The 240 dives used to perform this survey were all research trips he had conducted personally since arriving in 1999 at the institute. Sailing out from Moss Landing, the cruises ranged up to 180 miles offshore and covered an area roughly the size of Ireland.
The sea floor off Monterey Bay, 60 miles south of San Francisco, drops off sharply, unlike the shallow continental shelves on most coasts. That makes it easy for research vessels to quickly reach and access deep environments.
For years, Haddock and his colleagues lowered robots on long tethers to explore the icy darkness. Sensitive cameras on the vehicles let the scientists conduct wide visual hunts. In all, the researchers made more than 350,000 sightings of deep-sea life.
Their finds included anglerfish, a famous example of bioluminescence. These skilled hunters lure prey by dangling lines tipped with glowing lures in front of large mouths full of daggerlike teeth.
A rare sighting was Vampyroteuthis infernalis — Latin for "vampire squid from hell." The odd creature has blue eyes, a dark red body and cloaklike webbing over its arms. The tips glow.
Haddock and his colleagues have discovered that the squids also emit luminous blue particles that can form a glowing cloud around the animal, apparently to distract predators so the squid can vanish into darkness.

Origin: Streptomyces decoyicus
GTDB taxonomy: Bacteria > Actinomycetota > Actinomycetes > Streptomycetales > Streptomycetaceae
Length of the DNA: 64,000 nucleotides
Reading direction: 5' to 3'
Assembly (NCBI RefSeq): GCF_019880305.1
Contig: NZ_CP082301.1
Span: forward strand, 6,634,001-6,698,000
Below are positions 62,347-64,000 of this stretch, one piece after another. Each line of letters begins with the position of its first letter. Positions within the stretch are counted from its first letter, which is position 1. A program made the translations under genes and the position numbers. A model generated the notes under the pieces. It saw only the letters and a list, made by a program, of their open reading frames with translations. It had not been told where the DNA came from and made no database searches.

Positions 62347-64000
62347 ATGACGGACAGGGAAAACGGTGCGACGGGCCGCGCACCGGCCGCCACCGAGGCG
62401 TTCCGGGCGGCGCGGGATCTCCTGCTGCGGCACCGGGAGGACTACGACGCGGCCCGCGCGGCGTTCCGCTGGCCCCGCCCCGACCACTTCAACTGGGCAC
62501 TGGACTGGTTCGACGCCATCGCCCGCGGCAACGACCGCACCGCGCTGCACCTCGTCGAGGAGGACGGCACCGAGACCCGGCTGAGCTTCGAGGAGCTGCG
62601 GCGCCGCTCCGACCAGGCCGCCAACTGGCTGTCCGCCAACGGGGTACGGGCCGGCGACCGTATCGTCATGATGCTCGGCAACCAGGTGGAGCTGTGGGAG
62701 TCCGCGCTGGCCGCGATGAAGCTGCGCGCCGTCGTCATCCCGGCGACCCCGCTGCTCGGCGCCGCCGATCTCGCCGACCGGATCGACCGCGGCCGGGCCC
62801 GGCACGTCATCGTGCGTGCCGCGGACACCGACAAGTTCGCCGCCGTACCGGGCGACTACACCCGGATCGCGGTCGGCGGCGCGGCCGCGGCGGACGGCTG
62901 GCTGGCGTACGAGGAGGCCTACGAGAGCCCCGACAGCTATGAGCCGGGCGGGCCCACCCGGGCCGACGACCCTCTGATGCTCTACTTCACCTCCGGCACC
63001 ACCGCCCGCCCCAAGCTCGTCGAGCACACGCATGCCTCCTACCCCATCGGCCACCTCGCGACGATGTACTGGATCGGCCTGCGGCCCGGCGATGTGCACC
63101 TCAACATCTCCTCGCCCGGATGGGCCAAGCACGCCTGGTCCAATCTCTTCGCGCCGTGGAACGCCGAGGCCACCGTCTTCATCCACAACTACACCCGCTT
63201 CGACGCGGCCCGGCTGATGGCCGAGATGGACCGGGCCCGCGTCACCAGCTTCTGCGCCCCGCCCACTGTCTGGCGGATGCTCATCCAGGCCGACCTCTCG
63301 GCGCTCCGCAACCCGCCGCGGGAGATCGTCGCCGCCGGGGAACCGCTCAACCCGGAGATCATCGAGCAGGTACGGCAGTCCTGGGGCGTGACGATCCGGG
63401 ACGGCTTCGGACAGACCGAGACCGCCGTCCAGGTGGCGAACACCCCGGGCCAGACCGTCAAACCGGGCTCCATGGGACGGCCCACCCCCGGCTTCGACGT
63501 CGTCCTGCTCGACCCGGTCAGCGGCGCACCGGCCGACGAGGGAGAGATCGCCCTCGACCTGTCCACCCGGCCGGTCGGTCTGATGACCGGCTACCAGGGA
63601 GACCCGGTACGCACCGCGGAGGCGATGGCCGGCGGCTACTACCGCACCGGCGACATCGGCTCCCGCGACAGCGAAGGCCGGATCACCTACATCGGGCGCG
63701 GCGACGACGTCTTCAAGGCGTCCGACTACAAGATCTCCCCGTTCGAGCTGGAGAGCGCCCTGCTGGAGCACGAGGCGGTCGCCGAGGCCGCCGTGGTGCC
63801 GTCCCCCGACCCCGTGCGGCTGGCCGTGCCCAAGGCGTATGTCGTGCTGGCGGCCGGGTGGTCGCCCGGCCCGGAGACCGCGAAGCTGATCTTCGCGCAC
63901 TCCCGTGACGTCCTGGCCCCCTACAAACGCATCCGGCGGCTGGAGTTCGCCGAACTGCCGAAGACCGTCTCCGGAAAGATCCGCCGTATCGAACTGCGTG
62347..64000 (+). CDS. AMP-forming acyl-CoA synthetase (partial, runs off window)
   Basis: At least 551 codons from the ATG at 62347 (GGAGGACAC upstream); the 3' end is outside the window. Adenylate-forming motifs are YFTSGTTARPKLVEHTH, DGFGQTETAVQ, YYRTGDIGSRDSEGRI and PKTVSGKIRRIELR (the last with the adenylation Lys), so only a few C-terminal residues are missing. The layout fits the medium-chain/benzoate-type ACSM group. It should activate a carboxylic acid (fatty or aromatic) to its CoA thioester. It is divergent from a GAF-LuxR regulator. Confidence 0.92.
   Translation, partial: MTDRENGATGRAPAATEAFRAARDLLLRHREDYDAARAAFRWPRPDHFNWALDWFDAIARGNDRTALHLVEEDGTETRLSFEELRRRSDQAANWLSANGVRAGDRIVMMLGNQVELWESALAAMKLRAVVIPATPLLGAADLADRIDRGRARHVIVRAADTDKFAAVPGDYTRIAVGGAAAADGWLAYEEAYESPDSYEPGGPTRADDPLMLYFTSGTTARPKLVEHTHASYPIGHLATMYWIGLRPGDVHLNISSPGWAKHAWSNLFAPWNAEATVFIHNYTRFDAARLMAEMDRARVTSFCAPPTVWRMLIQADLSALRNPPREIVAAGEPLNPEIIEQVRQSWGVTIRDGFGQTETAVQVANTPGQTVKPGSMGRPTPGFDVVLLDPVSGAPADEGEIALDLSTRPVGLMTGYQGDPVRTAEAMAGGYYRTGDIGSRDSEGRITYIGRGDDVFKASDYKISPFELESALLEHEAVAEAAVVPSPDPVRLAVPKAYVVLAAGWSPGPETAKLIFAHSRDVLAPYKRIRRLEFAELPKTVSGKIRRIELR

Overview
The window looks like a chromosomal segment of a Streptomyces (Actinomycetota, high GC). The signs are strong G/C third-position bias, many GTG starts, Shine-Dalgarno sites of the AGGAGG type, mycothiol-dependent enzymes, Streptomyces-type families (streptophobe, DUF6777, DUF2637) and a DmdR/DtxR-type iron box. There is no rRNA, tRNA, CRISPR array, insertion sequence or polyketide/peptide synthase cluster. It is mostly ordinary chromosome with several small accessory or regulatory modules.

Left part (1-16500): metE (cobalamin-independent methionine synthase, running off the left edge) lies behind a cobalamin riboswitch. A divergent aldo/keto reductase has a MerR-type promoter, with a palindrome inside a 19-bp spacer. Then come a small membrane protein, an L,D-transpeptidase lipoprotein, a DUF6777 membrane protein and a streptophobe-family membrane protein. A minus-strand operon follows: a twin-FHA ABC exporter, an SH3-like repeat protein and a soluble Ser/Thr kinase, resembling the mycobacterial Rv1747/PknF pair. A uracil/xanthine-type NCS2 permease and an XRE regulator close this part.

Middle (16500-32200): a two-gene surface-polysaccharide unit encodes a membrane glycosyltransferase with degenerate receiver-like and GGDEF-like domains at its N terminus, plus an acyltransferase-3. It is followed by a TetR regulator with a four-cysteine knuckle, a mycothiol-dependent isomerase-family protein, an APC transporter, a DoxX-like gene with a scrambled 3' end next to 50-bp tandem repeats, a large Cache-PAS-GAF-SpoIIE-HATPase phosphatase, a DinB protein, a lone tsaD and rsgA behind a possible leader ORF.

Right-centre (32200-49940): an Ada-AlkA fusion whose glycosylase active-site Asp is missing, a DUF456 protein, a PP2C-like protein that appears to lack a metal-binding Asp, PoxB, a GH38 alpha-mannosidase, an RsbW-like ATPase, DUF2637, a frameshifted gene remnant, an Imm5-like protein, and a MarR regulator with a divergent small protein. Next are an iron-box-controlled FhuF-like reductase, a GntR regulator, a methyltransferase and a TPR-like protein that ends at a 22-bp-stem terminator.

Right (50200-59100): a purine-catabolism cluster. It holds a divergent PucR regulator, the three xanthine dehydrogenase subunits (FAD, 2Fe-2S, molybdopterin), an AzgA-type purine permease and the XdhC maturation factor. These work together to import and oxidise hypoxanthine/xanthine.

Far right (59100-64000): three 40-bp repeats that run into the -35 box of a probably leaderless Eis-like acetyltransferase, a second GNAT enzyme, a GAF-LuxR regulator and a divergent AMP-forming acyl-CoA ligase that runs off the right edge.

Many of the dives found swarms of gelatinous animals known as siphonophores. The otherworldly creatures have long bodies ringed by pulsing bells for propulsion, and up to thousands of elastic tentacles for catching and drawing in prey.
Most siphonophores light up brightly. Scientists judge their startling brilliance to be a way to scare off predators. Haddock and his colleagues uncovered another reason while studying a creature known as Erenna.
The ends of its tentacles turned out to bear twitching red lights, apparently for drawing prey into waiting stingers and its stomach. "It opened my eyes," Haddock said.
On land, Martini took the lead in compiling the numbers, comparing the sea creatures seen during the dives with a list of animals known to be luminescent.
This comprehensive list was based on a review of previous scientific reports, as well as the firsthand observations that Haddock and other scientists have made over the years.
In the conclusion to their study, the scientists at the institute acknowledged that all their expeditions and efforts at summarization have produced no more than a rough estimate of the phenomenon's true dimensions.
"The full extent of bioluminescence capability is yet to be established, especially in the deep sea where continued discoveries await," Martini and Haddock said in their report.
For decades, the human eye worked far better than any video camera at recording the subtle lights of the deep life. But in recent years, Haddock said, camera sensitivity has begun to rival that of the human eye and will eventually surpass it.
He said the advances would let scientists document lights previously seen only fleetingly, as well as discover new kinds of luminous displays. Continued progress, he added, will be a living memorial to Beebe and the hidden world he discovered of glows, flares and shimmers in the sunless depths.
"We're still addressing the kinds of observations he was making," Haddock said. "There's still a lot to learn."